Wednesday, June 18, 2008

Shelach: Was Sending the Spies a Good Thing?

The command to send the spies in parshas Shlach seems to stem from Hashem, yet in Moshe's criticism in sefer Devarim it seems to have been the idea of the Benei Yisrael. I've already addressed this issue in the past, I think nicely.

Probably spurred on by this issue, Rashi notes:
Send for yourself According to your own understanding. I am not commanding you, but if you wish, you may send. Since the Israelites had come [to Moses] and said, “Let us send men ahead of us,” as it says, “All of you approached me…” (Deut. 1:22), Moses took counsel with the Shechinah . He [God] said, “I told them that it is good, as it says, ‘I will bring you up from the affliction of Egypt…’ (Exod. 3:17). By their lives! Now I will give them the opportunity to err through the words of the spies, so that they will not inherit it.” - [Midrash Tanchuma 5]
Thus, first the Jews asked and then Hashem agreed and told them to do it. And the word lecha is taken as being "for yourselves," not as a command.

Of course, elsewhere in Midrash the word lecha is taken as being for your benefit. One famous example is Lech Lecha, which was for Avraham Avinu's benefit.

Of course, on a peshat level, I am not sure one should be making derashot on the word lecha, but should just say that this is Biblical style and grammar. "Take yourself a muffin."

Other meforshim, besides Rashi, take up this issue. Thus Shadal writes:

שלח לך : לטובתך, שידעו ענין הארץ והעם מתחילה, ולא יערערו עליך לבסוף. שלח לך אנשים: בדברים (א' כ"ב) כתוב כי ישראל אמרו נשלחה אנשים לפנינו, וכאן הוא אומר כי ה' דיבר אל משה שלח לך אנשים, ונראה כי הם שאלו וה' הסכים וציוה למשה שיעשו כדבריהם, וכאן לא הזכיר שהם שאלו, כדי שלא יהא נראה שחטאו בשאלתם. ונראה כי הכל היה סבה מאת ה', וכמו שכתב הרמב"ם (מורה ח"ב פרק ל"ב), אלא שהוא אומר שהיה מחכמת ה' להסב אותם במדבר עד שלימדו גבורה, כמו שנודע שההליכה במדבר ומיעוט הנאות הגוף מרחיצה וכיוצא בהם יולידו הגבורה ונולדו ג"כ (באותם ארבעים שנה) אנשים שלא הורגלו בשפלות ובעבדות; ואני אומר שלא היתה כוונת האל שיקנו גבורה, כי לא בחרבם ירשו ארץ וזרועם לא הושיעה למו, אבל סבב שיתעכבו במדבר, למען יעמדו במשך ימים רבים אצל משה, שאם היה משה מביאם אל הארץ, היו מתפזרים איש בנחלתו ולא היה משה יכול ללמדם דעת, גם לא היו צריכים להתפרנס דרך נס, ולא היתה האמונה בתורת משה נקבעת בלבותם לדורות עולם, כמו שהיה הענין על ידי שישבו ארבעים שנה במדבר, ומשה מנהיגם ומפרנסם באותות ובמופתים ומלמדם דרכי ה'; והחינוך הזה אשר לא היה כמוהו בכל הארץ שיהיו מאתים ריבוא נפשות יושבים אצל מלמדם במשך ארבעים שנה, בלי שיהיו טרודים בבקשת מזונותיהם, זה הוא שהעמיק האמונה בלב בני ישראל, באופן שבתעות כל יושבי הארץ אחרי האלילים, נשארו תלמידי משה גוי אחד ויחיד בארץ, שומר האמונה הטהורה, וממנו התפשטה והתפשט לטובת המין האנושי כולו, ומלאה הארץ דעה את ה'.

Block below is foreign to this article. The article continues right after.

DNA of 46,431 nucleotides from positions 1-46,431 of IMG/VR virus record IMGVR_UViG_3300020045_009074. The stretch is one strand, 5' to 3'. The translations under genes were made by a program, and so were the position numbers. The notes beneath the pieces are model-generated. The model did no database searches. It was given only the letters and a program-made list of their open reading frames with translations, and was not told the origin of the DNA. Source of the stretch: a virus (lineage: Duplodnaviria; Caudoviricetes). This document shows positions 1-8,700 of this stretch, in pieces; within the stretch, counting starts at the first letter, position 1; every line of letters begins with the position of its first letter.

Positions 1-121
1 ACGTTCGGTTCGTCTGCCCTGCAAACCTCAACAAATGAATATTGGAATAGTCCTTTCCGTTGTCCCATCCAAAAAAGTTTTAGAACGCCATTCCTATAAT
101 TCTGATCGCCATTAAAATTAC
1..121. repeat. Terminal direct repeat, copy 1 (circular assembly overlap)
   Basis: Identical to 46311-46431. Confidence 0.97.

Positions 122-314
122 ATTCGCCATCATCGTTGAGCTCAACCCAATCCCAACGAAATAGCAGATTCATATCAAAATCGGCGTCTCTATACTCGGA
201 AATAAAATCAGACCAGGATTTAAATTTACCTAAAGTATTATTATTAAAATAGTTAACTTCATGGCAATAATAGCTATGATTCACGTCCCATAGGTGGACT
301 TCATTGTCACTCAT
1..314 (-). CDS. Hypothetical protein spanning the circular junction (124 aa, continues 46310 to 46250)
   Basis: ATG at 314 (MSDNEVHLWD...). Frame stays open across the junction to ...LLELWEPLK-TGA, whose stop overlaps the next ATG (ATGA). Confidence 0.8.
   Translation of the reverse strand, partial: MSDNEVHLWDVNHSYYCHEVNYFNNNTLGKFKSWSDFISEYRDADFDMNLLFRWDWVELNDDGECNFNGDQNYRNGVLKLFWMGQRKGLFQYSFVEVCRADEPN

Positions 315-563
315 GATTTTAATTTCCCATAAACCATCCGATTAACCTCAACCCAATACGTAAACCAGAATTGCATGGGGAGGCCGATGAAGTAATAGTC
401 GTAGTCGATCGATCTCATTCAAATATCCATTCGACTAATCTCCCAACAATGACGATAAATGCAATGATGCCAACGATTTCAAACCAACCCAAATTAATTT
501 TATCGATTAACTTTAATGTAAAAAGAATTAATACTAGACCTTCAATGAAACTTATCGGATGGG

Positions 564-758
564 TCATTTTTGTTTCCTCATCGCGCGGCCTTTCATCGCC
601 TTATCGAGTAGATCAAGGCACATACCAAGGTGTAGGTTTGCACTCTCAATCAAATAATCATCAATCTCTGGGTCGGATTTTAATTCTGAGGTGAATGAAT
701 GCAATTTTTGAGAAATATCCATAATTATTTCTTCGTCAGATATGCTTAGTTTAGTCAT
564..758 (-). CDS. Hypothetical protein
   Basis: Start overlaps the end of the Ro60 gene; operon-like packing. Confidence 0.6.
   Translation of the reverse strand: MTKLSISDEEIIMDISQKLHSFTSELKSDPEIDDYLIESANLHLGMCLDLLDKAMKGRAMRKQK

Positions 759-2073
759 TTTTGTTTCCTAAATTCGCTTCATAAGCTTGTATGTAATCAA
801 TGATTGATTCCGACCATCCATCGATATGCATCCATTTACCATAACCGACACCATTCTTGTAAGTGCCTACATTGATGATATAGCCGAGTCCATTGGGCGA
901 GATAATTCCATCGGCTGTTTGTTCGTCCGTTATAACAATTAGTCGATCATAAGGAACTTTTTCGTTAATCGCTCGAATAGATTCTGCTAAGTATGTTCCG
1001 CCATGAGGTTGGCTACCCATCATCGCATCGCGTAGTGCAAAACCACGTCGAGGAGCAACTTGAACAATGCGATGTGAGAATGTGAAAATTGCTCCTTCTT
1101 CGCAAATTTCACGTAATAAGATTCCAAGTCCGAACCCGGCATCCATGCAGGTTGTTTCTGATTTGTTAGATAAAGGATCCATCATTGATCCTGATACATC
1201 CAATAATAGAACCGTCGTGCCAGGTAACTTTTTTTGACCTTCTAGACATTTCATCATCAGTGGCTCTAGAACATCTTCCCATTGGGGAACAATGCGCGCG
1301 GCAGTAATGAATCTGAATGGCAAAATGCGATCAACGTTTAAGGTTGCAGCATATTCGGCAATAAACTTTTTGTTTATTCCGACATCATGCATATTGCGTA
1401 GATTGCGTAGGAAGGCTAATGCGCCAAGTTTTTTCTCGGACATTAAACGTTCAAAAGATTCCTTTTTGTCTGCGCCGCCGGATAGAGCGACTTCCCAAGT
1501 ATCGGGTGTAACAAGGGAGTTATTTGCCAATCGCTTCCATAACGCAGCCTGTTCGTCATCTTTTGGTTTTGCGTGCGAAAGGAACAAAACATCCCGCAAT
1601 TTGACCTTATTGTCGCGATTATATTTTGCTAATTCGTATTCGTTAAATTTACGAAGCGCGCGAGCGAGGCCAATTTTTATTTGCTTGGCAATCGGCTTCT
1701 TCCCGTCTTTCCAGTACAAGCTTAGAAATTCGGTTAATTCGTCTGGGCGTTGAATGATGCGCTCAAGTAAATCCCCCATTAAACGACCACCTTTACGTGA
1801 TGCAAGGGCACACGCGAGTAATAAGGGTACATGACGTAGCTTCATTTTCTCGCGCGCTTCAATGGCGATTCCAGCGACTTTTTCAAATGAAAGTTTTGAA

Thus, he has two separate comments. First, he takes a natural explanation of the words shelach lecha: שלח לך : לטובתך, שידעו ענין הארץ והעם מתחילה, ולא יערערו עליך לבסוף. Does he indeed take this in its midrashic spirit, that lecha means letovatecha? I would like to see how Shadal handles the general case of lecha throughout Tanach. For example, he makes no such comment in parshat Lech Lecha. Perhaps this is a stylistic way of responding to Rashi, who makes the derasha in the opposite direction, that Hashem does not agree with the decision, and that it is going to be bad.

In the second comment, he is not considering the pretext of lecha per se, but rather the contrast between Devarim in which it the Israelites idea and in sefer Bemidbar where it appears to be Hashem's idea. He answers that it appears they asked and Hashem agreed, and it does not mention the asking so that it would not appear that there was a sin in their asking.

Further, Shadal opposes the idea, brought by Rashi, that Hashem now thought He would mess up bnei Yisrael, giving them opportunity to sin, because of the sin of asking to send spies. Rather, he says that Hashem did know that they would end up caught in the midbar for 40 years, but this was a good thing for them. (And this could be read into שלח לך : לטובתך, though Shadal does not explicitly do this.)

He cites Rambam that this was a good thing because staying in the midbar for 40 years hardened the bnei Yisrael, and made them stronger, to bring about people not used to lowliness and servitude.

Shadal also agreed this stay was planned, and good for the Israelites, but specifically because they would have 40 years to stay with Moshe, and learn Torah and internalize the faith. Had the entered Eretz Yisrael immediately, they would have spread out to settle the land, and been concerned with worldly things such as parnassa.

This idea is similar though not identical to the idea suggested by Rabbenu Bachya {ben Asher}. First he cites Rashi. But then suggests (citing "yesh mefarshim") that lecha means "to your benefit," as in other places. The purpose here is as follows: Had they entered Israel immediately, Moshe would have died 40 years sooner, for this fate of dying and not entering the land had already been decreed upon him. I am not sure if this is regarded as to the benefit of Moshe himself (which it surely is) or to the benefit of klal Yisrael (who get the benefit of hanging out with Moshe for an additional 40 years).

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